By 1920, there were five methods of entry into the higher civil service: firstly, the open competitive examinations in London; secondly, separate competitive examinations in India; thirdly, nomination in India to satisfy provincial and communal representation; fourthly, promotion from the Provincial Civil Service and lastly, appointments from the bar (one-fourth of the posts in the ICS were to be filled from the bar).
Uniform and Dressing
Queen Victoria had suggested that the civil servants in India should have an official dress uniform, as did their counterparts in the Colonial Service. However, the Council of India decided that prescribing a dress uniform would be an undue expense for their officials.
Although no uniform was prescribed for the Indian Civil Service until the early twentieth century. The only civilians allowed a dress uniform by regulations were those who had distinct duties of a political kind to perform, and who are thereby brought into frequent and direct personal intercourse with native princes.
This uniform included a blue coat with gold embroidery, a black velvet lining, collar and cuffs, blue cloth trousers with gold and lace two inches wide, a beaver cocked hat with black silk cockade and ostrich feathers, and a sword.
Nature and role
The civil services were divided into two categories - covenanted and uncovenanted. The covenanted civil service consisted of only white British civil servants occupying the higher posts in the government. The uncovenanted civil service was solely introduced to facilitate the entry of Indians at the lower rung of the administration.
Posts and postings
There was no fixed retirement age for ICS officers. They had to serve for 35 years from the date of arrival in India after their training at Haileybury. The tenure of ICS officers serving as judges of the high court and Supreme Court was determined by the retirement age fixed for judges. The governorship of a British province was the highest post an ICS officer could aspire for.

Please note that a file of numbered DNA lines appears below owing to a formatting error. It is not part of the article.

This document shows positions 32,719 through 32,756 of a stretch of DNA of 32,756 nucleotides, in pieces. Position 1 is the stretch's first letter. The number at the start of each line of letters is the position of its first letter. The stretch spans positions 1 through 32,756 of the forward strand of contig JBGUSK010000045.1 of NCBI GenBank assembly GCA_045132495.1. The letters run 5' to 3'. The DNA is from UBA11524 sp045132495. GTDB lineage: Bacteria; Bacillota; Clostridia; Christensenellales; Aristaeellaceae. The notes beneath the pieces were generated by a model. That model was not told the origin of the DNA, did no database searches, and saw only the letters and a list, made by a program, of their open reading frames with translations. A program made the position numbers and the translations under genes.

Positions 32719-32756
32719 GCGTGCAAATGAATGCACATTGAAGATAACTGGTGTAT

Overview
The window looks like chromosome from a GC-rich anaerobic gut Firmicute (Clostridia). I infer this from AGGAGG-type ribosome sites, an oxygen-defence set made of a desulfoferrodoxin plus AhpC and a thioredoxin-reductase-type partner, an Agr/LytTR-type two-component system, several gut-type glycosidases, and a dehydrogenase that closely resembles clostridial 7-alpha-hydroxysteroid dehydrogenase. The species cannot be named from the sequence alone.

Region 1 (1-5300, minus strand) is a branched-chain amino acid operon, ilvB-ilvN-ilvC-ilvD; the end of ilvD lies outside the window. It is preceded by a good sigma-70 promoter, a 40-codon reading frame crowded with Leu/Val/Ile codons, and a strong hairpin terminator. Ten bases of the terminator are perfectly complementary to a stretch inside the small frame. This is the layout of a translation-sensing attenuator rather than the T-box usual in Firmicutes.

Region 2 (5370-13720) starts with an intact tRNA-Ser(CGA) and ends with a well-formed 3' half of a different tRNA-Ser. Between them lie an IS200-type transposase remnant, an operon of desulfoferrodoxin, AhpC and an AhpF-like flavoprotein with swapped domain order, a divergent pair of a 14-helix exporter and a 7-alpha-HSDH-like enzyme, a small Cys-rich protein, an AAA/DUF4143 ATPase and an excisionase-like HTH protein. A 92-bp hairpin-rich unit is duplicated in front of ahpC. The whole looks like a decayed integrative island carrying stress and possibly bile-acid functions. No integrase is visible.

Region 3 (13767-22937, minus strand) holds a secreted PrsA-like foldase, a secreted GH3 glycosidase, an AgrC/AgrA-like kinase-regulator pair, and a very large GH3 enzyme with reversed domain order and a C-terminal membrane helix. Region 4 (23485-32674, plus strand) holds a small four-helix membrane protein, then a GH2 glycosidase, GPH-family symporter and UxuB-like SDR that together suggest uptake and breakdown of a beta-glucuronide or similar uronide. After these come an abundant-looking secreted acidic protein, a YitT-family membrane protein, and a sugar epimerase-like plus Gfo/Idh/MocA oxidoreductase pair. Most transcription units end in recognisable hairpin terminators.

Changes after 1912
|“||If a responsible government is to be established in India, there will be a far greater need than is even dreamt of at present for persons to take part in public affairs in the legislative assemblies and elsewhere and for this reason the more Indians we can employ in the public service the better. Moreover, it would lessen the burden of Imperial responsibilities if a body of capable Indian administrators could be produced..||”|
|— Regarding the importance of Indianising Civil Services, Montagu–Chelmsford Reforms|
British control of the Indian Civil Service remained after the First World War, but faced growing difficulties. Fewer and fewer young men in Britain were interested in joining, and distrust of such posts among Indians resulted in a declining recruitment base in terms of quality and quantity. By 1945 Indians were numerically dominant in the ICS and at issue was loyalty divided between the Empire and independence.